Biomedical Engineering encompasses a range of topics involving the application of engineering principles to both medicine and the life sciences. Biomedical Engineers are involved with the design and development of medical implants and assistive devices, new tools and therapeutic approaches to advance healthcare, improved diagnostic imaging and biosignal processing as well as basic research in the life sciences to improve our understanding of biophysical phenomena and physiological processes.
Interdisciplinary research in biomedical engineering has been undertaken for over 25 years at Queen’s University, but in separate engineering departments. The Departments of Chemical, Electrical and Mechanical Engineering are now formally collaborating to provide a biomedical engineering collaborative specialization that allows graduate students to access courses and co-supervisors in each of these department, as well as courses in Anatomy, Cell Biology and Biochemistry.
The collaborative specialization is available to doctoral students and research masters students associated with the three member graduate departments at Queen’s University.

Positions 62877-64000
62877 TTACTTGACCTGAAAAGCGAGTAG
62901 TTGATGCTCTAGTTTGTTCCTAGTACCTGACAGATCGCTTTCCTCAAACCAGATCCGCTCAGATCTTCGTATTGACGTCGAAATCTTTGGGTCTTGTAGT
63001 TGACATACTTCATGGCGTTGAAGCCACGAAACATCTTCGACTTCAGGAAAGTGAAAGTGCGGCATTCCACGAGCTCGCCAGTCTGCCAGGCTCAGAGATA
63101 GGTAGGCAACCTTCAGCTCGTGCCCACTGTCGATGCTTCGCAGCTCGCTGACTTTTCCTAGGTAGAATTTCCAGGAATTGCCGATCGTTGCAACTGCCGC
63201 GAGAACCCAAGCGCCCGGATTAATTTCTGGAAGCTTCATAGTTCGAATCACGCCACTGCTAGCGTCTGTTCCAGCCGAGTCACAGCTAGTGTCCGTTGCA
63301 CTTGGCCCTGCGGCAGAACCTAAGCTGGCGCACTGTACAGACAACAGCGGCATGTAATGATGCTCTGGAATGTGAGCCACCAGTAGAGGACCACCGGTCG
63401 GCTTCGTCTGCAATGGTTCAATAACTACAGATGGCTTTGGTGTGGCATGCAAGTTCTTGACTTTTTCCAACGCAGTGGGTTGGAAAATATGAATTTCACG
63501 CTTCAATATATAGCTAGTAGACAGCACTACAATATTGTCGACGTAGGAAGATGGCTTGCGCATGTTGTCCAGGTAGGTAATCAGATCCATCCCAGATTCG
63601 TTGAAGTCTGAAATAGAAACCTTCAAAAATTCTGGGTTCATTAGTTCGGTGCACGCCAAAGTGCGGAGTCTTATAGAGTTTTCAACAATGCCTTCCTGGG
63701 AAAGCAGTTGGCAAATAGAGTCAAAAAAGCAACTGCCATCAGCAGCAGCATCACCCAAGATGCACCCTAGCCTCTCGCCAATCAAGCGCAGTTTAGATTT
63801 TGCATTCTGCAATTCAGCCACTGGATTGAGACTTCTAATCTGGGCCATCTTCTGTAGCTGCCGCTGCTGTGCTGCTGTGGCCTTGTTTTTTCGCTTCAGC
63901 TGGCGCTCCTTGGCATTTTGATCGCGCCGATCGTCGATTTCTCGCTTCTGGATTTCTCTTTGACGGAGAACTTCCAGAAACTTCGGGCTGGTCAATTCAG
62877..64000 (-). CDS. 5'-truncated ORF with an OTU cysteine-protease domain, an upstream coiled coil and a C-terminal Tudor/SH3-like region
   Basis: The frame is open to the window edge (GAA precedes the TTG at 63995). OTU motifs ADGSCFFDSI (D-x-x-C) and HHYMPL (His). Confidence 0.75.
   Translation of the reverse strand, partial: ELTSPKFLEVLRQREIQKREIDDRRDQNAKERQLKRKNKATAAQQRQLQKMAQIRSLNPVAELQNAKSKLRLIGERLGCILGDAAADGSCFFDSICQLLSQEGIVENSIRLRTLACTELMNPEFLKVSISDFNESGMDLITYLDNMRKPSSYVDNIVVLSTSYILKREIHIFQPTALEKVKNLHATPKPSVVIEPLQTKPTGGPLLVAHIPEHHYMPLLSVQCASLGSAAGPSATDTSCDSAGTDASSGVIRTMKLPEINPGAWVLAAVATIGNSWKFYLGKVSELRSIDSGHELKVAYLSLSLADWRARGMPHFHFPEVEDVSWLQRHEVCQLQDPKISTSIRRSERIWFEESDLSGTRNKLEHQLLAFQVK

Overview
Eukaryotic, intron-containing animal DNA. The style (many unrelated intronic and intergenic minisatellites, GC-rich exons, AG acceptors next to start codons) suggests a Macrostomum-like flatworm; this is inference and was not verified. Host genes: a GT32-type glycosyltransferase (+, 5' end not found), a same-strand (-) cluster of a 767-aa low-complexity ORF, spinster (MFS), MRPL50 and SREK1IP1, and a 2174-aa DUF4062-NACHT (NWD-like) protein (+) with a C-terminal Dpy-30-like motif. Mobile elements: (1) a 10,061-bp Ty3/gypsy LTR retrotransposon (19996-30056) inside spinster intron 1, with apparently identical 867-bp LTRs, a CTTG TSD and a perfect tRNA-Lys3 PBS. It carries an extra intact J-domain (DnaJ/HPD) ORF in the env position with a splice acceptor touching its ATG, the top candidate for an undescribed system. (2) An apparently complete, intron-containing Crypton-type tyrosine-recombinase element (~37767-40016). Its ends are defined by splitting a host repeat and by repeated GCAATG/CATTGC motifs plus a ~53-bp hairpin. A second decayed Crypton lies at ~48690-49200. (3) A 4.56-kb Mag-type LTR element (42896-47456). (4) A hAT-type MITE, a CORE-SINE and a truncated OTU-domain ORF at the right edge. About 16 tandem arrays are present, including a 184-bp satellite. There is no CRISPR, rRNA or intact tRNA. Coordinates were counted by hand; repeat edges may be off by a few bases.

Applicants are accepted under the general regulations of the School of Graduate Studies and of the member graduate departments.
The collaborative specialization is offered at both the Masters and Doctoral levels. Applications are reviewed by a committee composed of representatives from each of the three participating departments. For further details, interested students are encouraged to contact the representative from the department that is best aligned with their current research interest:
- Chemical Engineering: Prof. Brian Amsden
- Electrical and Computer Engineering: Prof. Evelyn Morin
- Mechanical and Materials Engineering: Prof. Qingguo Li
Program of Study
The collaborative specialization is available to eligible, approved doctoral students and research masters students associated with the three member graduate departments at Queen's University.
Students will enroll in their respective home departments and must meet the degree program requirements of their home departments.
Students must enroll in at least one course outside of their home department, from a list of Biomedical Engineering graduate courses.
Upon graduation, students will have "with specialization in Biomedical Engineering" added to their official transcripts.
Full-time students are encouraged to seek external financial support and are encouraged to apply for NSERC and OGS graduate scholarships. Fellowships and teaching assistantships are available through the University and students are automatically considered for these, on a competitive basis, upon admission to one of the member programs.